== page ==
ate a stationary rainfall event in SOBEK that is representative for the design conditions you applied in
the rational method calculation. Then, run the SOBEK model and analyze your results. After that, change
your pipe diameters to a minimum, without flooding occurring.
19.
19
Design Assignment Olofsbuurt
Run the model again, but now by implementing other rainfall events, which are included in the SOBEK
software. The rainfall events to implement are STNBUI08 (T=2 yrs), STNBUI09 (T=5 yrs) and STN-
BUI10 (T=10 yrs). Analyse your results after each model run.
Changes in the SOBEK model
Sewer systems deteriorate due to aging, overloading, misuse and mismanagement. In order to ensure
sewer service availability, such systems have to be properly maintained.
In this step, the effects of different defects commonly found in sewer systems are evaluated. Sewer
conditions are determined by visual inspection – closed circuit television (CCTV). The defects are regis-
tered according to the visual inspection coding Standard NEN-EN 13508-2, while the Standard NEN 3399
is used to assign a level of severity to each defect - condition assessment. Table 5.1 shows inspection
results from 2013 from your area. Locations of defects in the system will be selected by the supervisor
when the detailed design is implemented in SOBEK.
Implement all changes at once in your SOBEK model. Run the model and analyse the results. After that,
implement the changes again one by one, in order to assess which of the defects has the most influence
on the occurrence of flooding.
Suggest a maintenance strategy after analysing all results. Motivate your choices in your final report.
Code Description Class SOBEK calculation changes
BAF surface damage 3
4
4
5
k = 1.7 mm
k = 3 mm
k = 4.5 mm
k = 6 mm
BBB attached deposits 3
3
4
4
pipe diameter decrease 15%
pipe diameter decrease 20%
pipe diameter decrease 35%
pipe diameter decrease 45%
- measured slope
(settlement)
- slope is 0.0
slope decrease 35%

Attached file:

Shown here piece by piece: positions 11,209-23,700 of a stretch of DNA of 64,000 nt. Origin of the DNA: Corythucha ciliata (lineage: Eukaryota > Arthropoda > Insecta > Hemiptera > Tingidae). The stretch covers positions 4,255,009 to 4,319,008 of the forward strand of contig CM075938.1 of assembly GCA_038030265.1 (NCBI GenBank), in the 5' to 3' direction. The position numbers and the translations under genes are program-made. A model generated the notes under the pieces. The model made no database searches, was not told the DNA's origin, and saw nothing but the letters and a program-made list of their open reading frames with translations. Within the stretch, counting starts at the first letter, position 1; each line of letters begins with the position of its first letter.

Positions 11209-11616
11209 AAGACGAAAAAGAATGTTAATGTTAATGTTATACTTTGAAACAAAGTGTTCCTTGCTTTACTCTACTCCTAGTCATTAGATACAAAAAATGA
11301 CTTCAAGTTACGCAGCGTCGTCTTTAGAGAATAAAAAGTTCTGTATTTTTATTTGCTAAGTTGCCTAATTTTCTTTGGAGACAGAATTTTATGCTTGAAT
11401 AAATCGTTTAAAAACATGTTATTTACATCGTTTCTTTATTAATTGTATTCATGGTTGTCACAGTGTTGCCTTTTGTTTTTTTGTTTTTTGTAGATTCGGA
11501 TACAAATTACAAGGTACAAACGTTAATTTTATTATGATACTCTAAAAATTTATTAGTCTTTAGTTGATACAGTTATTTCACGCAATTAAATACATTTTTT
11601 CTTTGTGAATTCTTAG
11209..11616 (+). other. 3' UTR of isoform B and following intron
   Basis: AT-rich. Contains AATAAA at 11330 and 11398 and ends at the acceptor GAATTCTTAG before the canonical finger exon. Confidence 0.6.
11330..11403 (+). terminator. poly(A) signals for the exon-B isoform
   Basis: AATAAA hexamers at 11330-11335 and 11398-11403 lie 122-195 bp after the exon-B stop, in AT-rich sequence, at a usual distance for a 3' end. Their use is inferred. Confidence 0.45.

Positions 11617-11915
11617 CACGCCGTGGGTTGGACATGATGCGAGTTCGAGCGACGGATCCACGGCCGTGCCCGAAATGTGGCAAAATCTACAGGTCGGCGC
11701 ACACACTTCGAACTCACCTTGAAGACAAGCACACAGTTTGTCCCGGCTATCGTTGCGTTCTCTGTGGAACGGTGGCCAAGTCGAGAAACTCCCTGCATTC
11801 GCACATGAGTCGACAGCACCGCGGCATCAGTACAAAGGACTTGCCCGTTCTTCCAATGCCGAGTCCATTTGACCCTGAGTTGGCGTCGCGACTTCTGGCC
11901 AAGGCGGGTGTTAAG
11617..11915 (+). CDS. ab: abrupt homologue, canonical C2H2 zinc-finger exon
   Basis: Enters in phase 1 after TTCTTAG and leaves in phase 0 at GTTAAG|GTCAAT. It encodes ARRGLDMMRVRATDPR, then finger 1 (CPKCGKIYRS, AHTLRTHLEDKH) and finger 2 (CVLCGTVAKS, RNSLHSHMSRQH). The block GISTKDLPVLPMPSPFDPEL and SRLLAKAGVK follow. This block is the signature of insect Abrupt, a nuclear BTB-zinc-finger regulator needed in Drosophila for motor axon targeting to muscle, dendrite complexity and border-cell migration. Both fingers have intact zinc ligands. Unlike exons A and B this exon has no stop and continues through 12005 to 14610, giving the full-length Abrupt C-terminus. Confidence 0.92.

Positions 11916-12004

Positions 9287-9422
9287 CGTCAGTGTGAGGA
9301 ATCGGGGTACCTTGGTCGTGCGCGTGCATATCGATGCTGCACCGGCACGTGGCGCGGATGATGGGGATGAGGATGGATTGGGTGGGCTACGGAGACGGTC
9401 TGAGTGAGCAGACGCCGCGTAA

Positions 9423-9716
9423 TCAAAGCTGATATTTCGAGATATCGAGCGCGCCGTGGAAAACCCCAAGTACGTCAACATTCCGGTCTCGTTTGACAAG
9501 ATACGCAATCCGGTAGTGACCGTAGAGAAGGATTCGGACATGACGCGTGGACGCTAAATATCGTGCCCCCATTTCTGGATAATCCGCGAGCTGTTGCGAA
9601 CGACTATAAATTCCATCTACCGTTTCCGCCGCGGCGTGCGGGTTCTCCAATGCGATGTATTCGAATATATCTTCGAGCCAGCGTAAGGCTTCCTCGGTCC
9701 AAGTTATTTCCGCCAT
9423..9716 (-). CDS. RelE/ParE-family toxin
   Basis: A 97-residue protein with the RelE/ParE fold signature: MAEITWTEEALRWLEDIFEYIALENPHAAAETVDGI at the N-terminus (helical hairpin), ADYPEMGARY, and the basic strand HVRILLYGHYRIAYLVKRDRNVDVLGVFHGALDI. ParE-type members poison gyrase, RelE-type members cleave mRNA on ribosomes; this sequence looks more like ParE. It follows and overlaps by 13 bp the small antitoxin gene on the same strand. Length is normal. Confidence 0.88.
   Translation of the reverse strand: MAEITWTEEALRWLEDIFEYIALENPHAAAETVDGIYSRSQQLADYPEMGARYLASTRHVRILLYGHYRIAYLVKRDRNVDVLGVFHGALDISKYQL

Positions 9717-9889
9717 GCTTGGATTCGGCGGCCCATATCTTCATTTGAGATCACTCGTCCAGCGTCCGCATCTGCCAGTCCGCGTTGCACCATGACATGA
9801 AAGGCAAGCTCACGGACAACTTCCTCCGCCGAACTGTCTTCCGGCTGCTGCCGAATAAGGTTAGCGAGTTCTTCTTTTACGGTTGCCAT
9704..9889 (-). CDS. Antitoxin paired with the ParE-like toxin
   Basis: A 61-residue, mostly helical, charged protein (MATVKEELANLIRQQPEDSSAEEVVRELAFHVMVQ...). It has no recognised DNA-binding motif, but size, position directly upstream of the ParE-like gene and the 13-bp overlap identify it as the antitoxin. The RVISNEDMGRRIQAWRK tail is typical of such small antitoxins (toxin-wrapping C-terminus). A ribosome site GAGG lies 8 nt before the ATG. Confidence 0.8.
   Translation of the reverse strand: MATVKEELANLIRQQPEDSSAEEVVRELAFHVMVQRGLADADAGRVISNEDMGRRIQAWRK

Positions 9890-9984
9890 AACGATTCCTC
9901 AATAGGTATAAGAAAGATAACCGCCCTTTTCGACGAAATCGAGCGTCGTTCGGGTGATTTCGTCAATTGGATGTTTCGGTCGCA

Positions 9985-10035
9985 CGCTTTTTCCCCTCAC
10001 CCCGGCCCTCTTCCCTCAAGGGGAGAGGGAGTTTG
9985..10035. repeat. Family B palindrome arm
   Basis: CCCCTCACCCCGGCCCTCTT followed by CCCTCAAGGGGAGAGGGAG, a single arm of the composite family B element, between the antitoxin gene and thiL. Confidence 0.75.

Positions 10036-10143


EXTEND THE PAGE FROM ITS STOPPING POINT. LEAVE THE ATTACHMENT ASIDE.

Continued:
slope decrease 55%
slope decrease 70%
5.3. Reporting of hydraulic modelling results
In the final report, comment (for the SOBEK calculations) on the differences between rainfall inputs, at
what locations flooding occurs and what are the effects of changes to the system to increase the return
period of flooding. Next to that, comment on the differences between results of the rational method
calculations and SOBEK calculations. Furthermore, discuss the model output after changing parameters
related to defects, and comment on the maintenance strategy that you suggest.
Table 1: CCTV inspection results.
20.
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CIE4491 Fundamentals of Urban Drainage
Appendix A. Demands of the future network manager
A.1. General requirements
-- Minimal diameter of 315 mm for non-pressurised pipes.
-- Minimal diameter of 63 mm for pressurised pipes.
-- Note that for PVC pipes nominal diameters are external diameters. For all other pipe types nominal
diameters are internal diameters. This must be taken into account for the hydraulic calculations.
-- Maximum flow velocity in pressurised pipes of 2.0 m/s.
-- Maximum filling of non-pressurised pipes of 50%.
-- Pipe material: PVC.
-- Minimal cover of the pipes of 1.00 m for residential streets.
-- Minimal cover of the pipes of 1.60 m for main streets.
-- Maximal length of pipe section between manholes of 70 m.
-- Restricted number of different pipe types/diameters.
-- The return period for flooding should be chosen at an acceptable level: please motivate your choice.
-- A reservation should be made for a future installation of a rainwater treatment facility.
-- If possible, rain water pipes must be located above waste water pipes.